Life in the slower lane

When I was younger, I drove a lot in the fast lane because I was almost always running late.  I hoped all the traffic lights were green, that no slow pokes would pull out in front of me, and that the interstate would be accident free.  Oh, and that no traffic police were in the vicinity.

I’m not sure if it is because I am older and hopefully wiser, if it’s because I partly retired last year, or if it is the stillness I have longed for, but I am enjoying the slower lane these days.

Having lived through three years of intense care-giving at home and by necessity keeping my outside commitments to a minimum, I learned that I and everyone else survived when I had to say “no.”  Other people stepped up to the plate or something was delayed and the world kept right on turning.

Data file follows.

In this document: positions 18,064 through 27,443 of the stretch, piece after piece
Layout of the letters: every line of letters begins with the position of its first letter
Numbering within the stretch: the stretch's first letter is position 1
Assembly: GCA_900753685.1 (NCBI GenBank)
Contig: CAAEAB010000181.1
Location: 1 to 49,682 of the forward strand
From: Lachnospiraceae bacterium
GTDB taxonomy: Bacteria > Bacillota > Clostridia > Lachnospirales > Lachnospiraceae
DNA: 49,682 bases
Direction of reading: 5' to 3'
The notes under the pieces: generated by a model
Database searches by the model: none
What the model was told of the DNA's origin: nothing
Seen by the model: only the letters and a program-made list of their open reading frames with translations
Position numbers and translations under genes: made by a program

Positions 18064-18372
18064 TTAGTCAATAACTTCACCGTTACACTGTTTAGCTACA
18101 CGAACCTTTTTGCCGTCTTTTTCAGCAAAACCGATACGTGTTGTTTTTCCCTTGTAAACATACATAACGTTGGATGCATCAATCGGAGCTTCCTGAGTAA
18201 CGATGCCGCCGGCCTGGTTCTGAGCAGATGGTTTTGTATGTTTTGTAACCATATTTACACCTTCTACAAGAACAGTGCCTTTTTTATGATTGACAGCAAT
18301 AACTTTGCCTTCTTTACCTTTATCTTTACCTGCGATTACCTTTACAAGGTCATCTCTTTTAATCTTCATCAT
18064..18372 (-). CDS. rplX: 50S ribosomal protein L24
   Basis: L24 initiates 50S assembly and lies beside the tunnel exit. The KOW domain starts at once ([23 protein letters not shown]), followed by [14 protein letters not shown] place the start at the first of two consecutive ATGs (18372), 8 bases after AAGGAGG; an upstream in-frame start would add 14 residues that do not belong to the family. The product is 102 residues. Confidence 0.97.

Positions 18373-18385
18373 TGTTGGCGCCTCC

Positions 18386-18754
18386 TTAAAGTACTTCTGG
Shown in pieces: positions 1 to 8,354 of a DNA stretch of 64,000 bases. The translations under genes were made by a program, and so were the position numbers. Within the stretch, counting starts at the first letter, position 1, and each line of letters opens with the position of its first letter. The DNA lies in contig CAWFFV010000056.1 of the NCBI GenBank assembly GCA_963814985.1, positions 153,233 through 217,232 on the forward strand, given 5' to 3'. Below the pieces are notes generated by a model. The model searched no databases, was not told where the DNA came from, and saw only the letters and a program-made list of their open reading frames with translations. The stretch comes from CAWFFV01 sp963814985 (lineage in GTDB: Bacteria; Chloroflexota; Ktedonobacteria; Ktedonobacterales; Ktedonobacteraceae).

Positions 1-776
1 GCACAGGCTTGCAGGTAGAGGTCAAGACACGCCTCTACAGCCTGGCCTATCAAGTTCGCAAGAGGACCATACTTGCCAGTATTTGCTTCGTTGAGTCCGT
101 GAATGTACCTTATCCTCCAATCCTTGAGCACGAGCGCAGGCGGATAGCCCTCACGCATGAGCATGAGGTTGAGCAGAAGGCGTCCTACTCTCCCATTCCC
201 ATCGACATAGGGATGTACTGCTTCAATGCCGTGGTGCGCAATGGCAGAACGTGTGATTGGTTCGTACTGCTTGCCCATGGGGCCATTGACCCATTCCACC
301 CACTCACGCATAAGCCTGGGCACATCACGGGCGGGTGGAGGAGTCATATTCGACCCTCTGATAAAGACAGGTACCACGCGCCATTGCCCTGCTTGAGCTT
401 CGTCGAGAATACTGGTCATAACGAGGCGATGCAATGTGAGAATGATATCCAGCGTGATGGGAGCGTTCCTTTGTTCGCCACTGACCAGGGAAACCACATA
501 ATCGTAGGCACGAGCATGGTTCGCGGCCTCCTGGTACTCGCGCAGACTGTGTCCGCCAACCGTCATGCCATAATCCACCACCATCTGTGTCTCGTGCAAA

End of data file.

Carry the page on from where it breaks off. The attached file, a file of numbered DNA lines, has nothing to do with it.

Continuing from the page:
Did I think it would not?

Being still is under-rated I think. We fill our lives with much activity, information, commitments, and goals worth striving for while we have lost the ability to be still and know.  Why is it hard for us to just stop?

Perhaps we think the world will stop turning.

I realize I am in a different stage of life.  I don’t have babies in diapers or children in school.  I am not punching the clock Monday through Friday, though I’ve had some pretty long, tiring days the last three years.  But I really wish someone had told me the pure pleasure of just ceasing the madness once in a while.

Because of my personality, I could easily slip back into the too-busy mode, the fast lane.  I could find myself saying “yes” too often, in places where I am not really called to go.

One thing I do know.  When I am serving where God calls, I find contentment and joy.  I see fruit and reward.  I feel His pleasure, no matter how mundane the task or how unnoticed by the masses it may be.

Driving in the slower lane is a choice we can make.  I think it’s a good choice.  The view is breathtaking.  And I get to wave and smile at the police cars.


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